With his electron cryotomography (ECT) technique, Grant Jensen, HHMI investigator at the California Institute of Technology, is drilling down to the molecules of life. The technique is giving him and his colleagues the visual access to biomolecular complexes that do things like dump waste across cell membranes, orchestrate gene expression, and kill other cells.
A central step in ECT, the “cryo” part, is to plunge-freeze specimens in liquid nitrogen. This prevents the evaporation of cells’ liquid interior that would otherwise occur in an electron microscope’s vacuum sample chamber. Air molecules are sucked out so they don’t get in the way of the microscope’s electron beam, which can illuminate samples on finer scales than can light in an optical microscope. The flash-freezing step locks the water in place, preventing the sample from drying up. It allows Jensen to examine the protein machinery inside of cells in a more natural, hydrated state than is possible with conventional electron microscopy.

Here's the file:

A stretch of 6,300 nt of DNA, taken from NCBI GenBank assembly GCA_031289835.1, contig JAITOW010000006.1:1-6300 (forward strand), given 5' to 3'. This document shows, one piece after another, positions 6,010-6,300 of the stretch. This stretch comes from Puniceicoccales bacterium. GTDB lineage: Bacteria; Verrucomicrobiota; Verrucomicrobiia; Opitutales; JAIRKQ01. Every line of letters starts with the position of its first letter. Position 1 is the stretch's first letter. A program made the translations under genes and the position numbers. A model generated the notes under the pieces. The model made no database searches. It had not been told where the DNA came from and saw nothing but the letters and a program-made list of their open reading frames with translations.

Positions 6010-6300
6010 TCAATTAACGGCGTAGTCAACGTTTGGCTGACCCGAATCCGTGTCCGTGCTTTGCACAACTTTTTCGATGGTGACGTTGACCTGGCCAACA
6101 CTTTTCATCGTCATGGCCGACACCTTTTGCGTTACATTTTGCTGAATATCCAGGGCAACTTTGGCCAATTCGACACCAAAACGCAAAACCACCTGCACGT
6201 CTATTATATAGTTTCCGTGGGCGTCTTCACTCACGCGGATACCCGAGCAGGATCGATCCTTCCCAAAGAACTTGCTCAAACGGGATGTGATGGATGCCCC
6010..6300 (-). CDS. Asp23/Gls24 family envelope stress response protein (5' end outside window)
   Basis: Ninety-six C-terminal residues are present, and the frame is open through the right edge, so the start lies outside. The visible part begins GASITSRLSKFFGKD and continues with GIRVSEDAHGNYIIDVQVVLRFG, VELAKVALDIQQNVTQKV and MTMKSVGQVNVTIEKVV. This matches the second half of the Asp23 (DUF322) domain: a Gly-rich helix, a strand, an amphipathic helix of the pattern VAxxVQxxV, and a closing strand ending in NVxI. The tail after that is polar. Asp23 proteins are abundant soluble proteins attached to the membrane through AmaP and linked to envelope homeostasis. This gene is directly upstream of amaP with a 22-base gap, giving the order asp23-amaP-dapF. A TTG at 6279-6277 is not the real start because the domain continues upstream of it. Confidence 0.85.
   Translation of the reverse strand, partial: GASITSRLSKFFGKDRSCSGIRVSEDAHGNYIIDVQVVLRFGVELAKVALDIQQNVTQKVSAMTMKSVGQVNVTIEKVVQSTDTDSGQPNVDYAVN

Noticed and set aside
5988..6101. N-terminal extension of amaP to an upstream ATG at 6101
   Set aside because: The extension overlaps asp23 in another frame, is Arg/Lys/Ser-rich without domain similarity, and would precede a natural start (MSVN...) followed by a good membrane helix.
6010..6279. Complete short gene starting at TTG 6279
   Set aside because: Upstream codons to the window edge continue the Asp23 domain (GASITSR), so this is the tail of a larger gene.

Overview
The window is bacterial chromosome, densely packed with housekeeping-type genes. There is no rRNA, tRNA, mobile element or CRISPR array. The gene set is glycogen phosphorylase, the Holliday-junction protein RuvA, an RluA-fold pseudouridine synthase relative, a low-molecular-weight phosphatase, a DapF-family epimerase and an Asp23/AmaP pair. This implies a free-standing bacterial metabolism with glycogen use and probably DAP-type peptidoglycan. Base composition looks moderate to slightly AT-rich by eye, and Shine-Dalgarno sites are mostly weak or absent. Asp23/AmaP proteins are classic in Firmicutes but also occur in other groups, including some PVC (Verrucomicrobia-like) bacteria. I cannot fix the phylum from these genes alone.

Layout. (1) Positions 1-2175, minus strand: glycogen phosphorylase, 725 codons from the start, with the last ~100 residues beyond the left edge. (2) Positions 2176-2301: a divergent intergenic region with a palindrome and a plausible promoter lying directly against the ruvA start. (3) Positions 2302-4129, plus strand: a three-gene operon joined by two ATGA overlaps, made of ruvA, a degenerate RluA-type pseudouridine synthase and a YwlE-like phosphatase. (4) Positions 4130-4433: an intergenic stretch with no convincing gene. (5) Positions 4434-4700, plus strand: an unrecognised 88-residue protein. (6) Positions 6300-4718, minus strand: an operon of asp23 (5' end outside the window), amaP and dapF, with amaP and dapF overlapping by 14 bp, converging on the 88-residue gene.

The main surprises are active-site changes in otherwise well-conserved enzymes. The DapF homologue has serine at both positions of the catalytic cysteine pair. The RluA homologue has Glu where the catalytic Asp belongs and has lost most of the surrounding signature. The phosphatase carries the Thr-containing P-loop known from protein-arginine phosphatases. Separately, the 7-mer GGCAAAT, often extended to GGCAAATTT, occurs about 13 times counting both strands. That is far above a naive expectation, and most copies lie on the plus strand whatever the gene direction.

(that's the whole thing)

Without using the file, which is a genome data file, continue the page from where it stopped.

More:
“Seeing” the molecular machinery of life requires more than that, however, which is where the tomography part of ECT comes in. “If you can take a picture of an object from a lot of different directions, you can reconstruct what the three-dimensional structure must be,” says Jensen. He and his colleagues take about 100 pictures, tilting the specimen about 1 degree between each. To Jensen, this amounts to a CAT scan for protein complexes. “We are getting 3-D images of cells in near-native state [cellular water in place] to molecular resolution [2–4 nanometers],” says Jensen.
One of Jensen’s favorite examples is the visual clarity that ECT provided for a bacterial weapon system his group described in the February 2012 issue of Nature. The system is known somewhat misleadingly as a type VI secretion system, inside of Vibrio cholerae bacteria cells. “To our surprise it looked like a big cannon inside the cells that was linked to the membrane. Imagine a harpoon inside a barrel, but the barrel contracts and acts like a spring,” he says. When a Vibrio cell bounces into another cell, such as an Escherichia coli bacterium, the spring contracts and the harpoon drives forward into the E. coli. “Just by seeing the pictures—this thing in a loaded and extended form, and in a contracted fired form—it immediately became clear what was going on.”